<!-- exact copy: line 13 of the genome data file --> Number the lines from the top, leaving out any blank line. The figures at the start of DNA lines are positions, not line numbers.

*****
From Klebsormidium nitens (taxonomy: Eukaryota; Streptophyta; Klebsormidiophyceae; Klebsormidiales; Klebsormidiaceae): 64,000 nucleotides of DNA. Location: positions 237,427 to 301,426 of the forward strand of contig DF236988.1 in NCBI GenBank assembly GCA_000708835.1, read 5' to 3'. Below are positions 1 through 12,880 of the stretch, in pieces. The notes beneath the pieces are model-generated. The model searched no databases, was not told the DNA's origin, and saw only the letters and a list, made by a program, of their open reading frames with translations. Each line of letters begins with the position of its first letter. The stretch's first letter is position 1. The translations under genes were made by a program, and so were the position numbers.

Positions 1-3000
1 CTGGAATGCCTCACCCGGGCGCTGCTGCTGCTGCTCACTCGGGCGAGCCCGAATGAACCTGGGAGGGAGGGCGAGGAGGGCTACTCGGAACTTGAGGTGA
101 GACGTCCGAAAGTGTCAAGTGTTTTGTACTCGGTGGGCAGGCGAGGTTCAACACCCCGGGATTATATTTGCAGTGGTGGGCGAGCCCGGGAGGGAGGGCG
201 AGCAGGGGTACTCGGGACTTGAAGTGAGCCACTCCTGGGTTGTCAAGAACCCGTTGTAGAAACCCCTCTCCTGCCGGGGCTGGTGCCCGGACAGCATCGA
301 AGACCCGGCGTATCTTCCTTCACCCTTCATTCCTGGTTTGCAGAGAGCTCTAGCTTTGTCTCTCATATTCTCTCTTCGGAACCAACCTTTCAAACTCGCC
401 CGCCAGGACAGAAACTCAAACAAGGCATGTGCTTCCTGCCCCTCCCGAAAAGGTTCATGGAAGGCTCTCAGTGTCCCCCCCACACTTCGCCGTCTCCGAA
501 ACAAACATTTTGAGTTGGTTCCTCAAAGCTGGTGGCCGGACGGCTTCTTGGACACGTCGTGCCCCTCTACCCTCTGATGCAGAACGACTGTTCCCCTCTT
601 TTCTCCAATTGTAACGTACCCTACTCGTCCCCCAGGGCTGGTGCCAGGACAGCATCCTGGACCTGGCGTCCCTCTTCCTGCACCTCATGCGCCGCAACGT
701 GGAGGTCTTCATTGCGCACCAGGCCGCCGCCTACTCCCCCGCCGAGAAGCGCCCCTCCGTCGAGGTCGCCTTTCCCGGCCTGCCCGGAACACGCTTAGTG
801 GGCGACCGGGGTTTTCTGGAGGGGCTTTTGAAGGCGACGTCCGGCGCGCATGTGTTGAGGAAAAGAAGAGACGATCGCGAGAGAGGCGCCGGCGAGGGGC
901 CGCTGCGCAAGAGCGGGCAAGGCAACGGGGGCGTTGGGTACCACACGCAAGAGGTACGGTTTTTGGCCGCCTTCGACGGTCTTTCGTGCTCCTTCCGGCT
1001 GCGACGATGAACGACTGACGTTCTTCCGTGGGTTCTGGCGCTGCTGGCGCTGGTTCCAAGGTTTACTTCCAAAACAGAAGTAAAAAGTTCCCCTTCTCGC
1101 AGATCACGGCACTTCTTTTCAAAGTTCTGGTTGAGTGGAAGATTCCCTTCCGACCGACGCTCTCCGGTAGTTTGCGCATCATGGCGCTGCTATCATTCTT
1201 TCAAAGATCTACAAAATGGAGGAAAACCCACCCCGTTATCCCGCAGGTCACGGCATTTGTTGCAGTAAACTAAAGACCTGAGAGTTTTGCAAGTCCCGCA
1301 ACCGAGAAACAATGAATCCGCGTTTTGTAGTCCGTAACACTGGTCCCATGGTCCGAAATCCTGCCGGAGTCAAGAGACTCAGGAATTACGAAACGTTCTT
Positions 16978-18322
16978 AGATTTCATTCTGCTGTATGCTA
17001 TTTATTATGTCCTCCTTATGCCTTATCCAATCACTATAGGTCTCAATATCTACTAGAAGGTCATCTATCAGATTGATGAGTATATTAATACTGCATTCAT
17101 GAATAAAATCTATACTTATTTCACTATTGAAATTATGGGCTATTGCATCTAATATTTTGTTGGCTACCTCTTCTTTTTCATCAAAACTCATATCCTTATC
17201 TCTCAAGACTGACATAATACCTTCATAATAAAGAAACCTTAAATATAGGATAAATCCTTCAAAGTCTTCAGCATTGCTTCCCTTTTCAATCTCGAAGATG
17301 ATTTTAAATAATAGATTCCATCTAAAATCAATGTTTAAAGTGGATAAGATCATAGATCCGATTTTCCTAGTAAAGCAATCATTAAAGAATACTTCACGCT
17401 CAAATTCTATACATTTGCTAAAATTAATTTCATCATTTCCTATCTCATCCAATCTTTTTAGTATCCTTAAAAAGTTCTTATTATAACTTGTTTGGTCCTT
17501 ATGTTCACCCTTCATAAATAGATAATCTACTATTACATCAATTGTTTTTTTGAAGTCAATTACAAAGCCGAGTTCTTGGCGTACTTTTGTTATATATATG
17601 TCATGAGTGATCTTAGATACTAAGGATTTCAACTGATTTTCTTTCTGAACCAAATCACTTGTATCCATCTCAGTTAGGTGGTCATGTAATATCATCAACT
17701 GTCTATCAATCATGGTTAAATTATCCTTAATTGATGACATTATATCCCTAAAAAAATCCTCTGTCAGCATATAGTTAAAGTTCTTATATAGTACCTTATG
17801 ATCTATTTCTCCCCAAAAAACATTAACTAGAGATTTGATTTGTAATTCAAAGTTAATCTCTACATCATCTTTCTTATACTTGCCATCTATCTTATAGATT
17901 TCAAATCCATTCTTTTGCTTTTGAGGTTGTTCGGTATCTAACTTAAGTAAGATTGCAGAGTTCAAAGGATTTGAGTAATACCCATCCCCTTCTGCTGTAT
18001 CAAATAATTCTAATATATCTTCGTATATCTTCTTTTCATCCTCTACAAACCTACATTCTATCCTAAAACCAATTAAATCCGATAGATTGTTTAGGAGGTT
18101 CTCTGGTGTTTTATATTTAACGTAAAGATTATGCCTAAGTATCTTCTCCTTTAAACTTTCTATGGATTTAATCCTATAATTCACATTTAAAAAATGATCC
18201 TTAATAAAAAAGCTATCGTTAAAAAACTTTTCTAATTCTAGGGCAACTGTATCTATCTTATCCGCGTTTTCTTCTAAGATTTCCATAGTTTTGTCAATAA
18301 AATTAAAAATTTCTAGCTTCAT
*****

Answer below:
1001 GCGACGATGAACGACTGACGTTCTTCCGTGGGTTCTGGCGCTGCTGGCGCTGGTTCCAAGGTTTACTTCCAAAACAGAAGTAAAAAGTTCCCCTTCTCGC